Despite being free and having found a new home within the oasis, the Solar-Babies feel they've strayed from their destined path and decide to go back for Bohdai. No, they don't do the smart thing of sneaking into the E-Police's water-controlling dam with an entire army of Eco Warriors. Instead, it's just them in the armor of their Skate-Ball padding as they take on laser-armed guards, attack dogs with flashlights tied to their heads, and the aforementioned awesomely designed surgical robot Terminak. They save the day, lead to the surprisingly violent deaths of the bad guys, blow the dam, then watch as Bohdai disappears in a way that reassures he'll always be with them before they shed their clothes and dive into the ocean from Jason's vision.

I find myself entirely charmed by this movie. The costumes have a great late-80s tye-dye Road Warrior scheme, which has a dusty, lived-in quality that gives weight to this being a world that's been trapped its impossible system for a very long time. And by impossible, I don't mean that as a criticism as it's played more for allegory than reality, with this being a fairy tale quest of children and a nature pixie undoing an imbalance that's altered all life on Earth. The world-building is unique, first exploring the harsh control of the orphanage, then setting out into a desert that isn't as deserted as it first appears, filled with nomads of all sizes and shapes and greedy persuasions. There's an energy and a whimsy to the unfolding of each chapter before it cliffhangs in an unexpected direction, sending us off to who knows where next. And the cast is anchored by a wonderful and unexpected performance from Gertz, who steps up with more of a personality and arc than the bland studliness of Jason Patric as she captures both the heart and fire of the team, pulling them together and keeping them inspired before finally resolving the questions of who she is and where she came from.

There are problems. Solar-Babies Tug and Rabbit are just there and don't get much of anything in the way of exploration. Even Metron trumps them with a great arc as his cynicism and fears are repeatedly challenged until he finally gives his full support to the others. The Warden feels like a setup without a payoff, especially since Charles Durning is the one giving us the opening narration. Some of the action is clumsily choreographed, the worst being a scene where the kids have to jump a large gap in a bridge. And why is Smokey Robinson the centerpiece of the soundtrack? And why the smooth soul pop jingle "Love Will Set You Free"? What does that forgettable croon have to do with anything in this story?

Otherwise, I quite like this film. I like the characters that feel like real kids instead of over-developed Hollywood archetypes. I like the world, with it's mysterious past and legends of its own already set in place. I like Bohdai, a skilled combination of matte f/x and animation, who's never really explained if he came from space or represents the spirit of the Earth itself. I like the torture device that makes people shit themselves with a hallucination of being covered by ants. I like Sarah Douglas suddenly showing up an hour in, then showing off her flaming fingers. I like Richard Jordan's Grock being an unapologetic impersonation of James Mason as Rommel. I like random bits of slang, like how a game of Skate-Ball will be played "Fair squared!"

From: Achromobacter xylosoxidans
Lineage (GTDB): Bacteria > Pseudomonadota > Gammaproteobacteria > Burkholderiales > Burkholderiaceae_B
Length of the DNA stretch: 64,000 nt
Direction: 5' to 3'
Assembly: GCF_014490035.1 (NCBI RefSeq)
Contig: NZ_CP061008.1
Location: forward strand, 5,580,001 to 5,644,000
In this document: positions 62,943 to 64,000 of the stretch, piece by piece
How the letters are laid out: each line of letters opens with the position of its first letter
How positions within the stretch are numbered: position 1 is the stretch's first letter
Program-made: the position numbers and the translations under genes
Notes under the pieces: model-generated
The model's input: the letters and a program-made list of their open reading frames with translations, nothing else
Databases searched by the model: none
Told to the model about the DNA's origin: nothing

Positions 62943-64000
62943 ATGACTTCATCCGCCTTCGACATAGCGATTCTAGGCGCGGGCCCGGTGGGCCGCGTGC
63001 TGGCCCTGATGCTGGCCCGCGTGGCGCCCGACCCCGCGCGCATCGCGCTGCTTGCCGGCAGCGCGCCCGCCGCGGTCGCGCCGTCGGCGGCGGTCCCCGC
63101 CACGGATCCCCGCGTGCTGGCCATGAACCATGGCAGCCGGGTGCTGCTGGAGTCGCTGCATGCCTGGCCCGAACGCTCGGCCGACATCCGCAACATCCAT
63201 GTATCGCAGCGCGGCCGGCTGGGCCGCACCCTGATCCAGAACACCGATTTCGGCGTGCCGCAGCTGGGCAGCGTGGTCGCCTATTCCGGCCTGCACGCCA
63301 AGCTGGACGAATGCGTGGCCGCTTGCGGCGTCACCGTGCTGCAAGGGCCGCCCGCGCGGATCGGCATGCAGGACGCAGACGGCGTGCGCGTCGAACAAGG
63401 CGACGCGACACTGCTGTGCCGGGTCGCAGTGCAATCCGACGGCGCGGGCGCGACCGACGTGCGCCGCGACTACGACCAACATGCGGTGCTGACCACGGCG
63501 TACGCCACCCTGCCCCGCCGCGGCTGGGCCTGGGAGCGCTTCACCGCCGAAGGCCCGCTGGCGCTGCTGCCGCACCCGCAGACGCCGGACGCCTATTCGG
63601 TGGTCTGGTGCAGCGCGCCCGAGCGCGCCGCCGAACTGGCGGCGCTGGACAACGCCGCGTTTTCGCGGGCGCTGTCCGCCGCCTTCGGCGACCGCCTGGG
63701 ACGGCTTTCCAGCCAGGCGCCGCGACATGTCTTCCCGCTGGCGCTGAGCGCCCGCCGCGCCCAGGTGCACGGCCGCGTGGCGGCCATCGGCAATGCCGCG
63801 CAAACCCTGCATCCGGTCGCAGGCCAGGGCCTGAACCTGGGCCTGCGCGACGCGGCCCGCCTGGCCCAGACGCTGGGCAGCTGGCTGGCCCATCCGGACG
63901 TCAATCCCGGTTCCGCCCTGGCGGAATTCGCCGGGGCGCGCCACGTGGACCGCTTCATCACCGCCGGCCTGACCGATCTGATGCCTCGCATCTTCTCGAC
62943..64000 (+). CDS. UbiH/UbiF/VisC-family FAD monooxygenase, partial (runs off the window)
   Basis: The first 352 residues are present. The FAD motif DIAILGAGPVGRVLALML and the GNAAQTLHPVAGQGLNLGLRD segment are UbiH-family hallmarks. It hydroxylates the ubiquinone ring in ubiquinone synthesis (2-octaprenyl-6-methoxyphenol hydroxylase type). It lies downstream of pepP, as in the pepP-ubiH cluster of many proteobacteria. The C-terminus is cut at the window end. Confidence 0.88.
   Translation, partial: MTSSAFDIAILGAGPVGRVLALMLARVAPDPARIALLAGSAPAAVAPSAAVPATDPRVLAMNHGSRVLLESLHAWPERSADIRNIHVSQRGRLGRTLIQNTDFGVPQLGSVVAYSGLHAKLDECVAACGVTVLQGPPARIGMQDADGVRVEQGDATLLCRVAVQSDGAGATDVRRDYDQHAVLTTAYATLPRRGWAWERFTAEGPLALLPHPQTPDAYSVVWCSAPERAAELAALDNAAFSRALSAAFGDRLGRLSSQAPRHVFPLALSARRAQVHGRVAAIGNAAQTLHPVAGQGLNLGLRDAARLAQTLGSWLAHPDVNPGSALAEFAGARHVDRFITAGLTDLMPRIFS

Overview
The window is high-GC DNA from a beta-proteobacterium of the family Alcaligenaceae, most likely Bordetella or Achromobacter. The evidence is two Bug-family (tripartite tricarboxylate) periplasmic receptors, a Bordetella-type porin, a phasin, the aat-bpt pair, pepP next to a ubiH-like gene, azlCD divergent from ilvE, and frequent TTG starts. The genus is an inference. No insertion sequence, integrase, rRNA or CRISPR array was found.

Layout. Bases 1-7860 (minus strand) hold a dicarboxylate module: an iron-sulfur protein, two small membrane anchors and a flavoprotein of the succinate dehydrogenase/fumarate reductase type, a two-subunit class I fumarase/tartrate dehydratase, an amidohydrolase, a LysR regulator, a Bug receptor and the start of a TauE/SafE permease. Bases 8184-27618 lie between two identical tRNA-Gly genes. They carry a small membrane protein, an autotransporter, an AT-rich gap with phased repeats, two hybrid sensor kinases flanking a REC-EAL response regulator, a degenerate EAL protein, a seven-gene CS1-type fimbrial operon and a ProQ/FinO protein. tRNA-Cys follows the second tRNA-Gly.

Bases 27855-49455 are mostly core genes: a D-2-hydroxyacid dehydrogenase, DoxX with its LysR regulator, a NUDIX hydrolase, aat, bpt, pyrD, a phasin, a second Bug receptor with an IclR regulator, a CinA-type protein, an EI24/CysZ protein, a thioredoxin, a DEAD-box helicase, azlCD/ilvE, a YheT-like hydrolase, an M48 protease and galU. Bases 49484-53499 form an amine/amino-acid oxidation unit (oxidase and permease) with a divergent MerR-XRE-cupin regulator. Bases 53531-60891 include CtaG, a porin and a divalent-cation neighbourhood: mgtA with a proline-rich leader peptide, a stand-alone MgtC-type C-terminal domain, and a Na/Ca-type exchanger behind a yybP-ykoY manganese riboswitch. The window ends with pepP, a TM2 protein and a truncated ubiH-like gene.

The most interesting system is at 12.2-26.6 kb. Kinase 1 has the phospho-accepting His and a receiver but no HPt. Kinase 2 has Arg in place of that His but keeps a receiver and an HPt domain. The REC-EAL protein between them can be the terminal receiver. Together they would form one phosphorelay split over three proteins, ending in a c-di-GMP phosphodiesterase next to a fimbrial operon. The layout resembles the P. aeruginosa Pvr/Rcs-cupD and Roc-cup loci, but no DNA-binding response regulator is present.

I really like this film. It was torn apart by critics when it first came out, then has languished in obscurity ever since with a cult following so small they might as well be hidden in an oasis somewhere. Tony? Angie? Let me know what you think and if you agree this is a forgotten gem, or another case of Noel finding a love for something odd that others just can share.


Tony, Solarbabies would like to be your friend.

Noel’s pick of Solarbabies for November’s Monthly Midnight Movie Exchange reminded me of those random friend requests I get on Facebook from time to time “Solarbabies?... [mumbling] Solarbabies... Solarbabies. Didn’t he sit behind me in 7th grade Pre-Algebra?” The title sounded familiar, and for some reason I knew it involved post-apocalyptic rollerblading - though that’s hardly a stretch, as an apocalypse always seems to renew rollerblading’s popularity - but that was it. My curiosity piqued, I hit “Accept”, and waited for my new “Friend” to post its first awkward message on my wall.

I have seen the future, and it looks dreamy.

Five minutes in, I thought I had this one down pat. It’s the future, water is scarce and is controlled, as everything and everyone is by The State. Factions of good looking, well coifed kids... say, how do they have such fabulous hair when there’s so little water anyway... square off in a form of unsanctioned Rollerball as a way to express themselves, vent their frustration, or prove their worth and climb the narrow and precarious ladder to power. I get it. I know this story. It’s, if not exactly Mad Max, then at least Angsty Max (it was either that or Brat Max - I’m still not sure I made the right call). Only that’s not what it’s about at all. Once Bohdai is introduced, the whole Rollerball game is forgotten and the movie sort of becomes E.T. meets Logan’s Run. If that sounds odd, well, that’s Solarbabies.

When it comes to this type of film, logic is the enemy of enjoyment, so after my preconceptions were shattered like so much glass, I decided to hang up my pointy ears and just go with it. Maybe that’s ultimately why I did enjoy it. I certainly didn’t see the depth in it that Noel did, but it’s likely I would’ve missed all of that anyway. Either Noel’s superior perception in these matters - and I mean that sincerely - allowed him to see things I was incapable of, or his penchant for tearing stories apart and putting them back together in a way that makes them run more smoothly simply caused him to replace certain ideas with better ones, or fill in the areas the writer left blank. Either way, I really need to go back and re-watch this film some day with the points he made in mind. Maybe this is the 2001 of post-apocalyptic rain-creating alien orb rollerblading movies and I was just too blinded by the Solar-babies dazzling white teeth to see it. Speaking of which, how come their teeth... oh, never mind.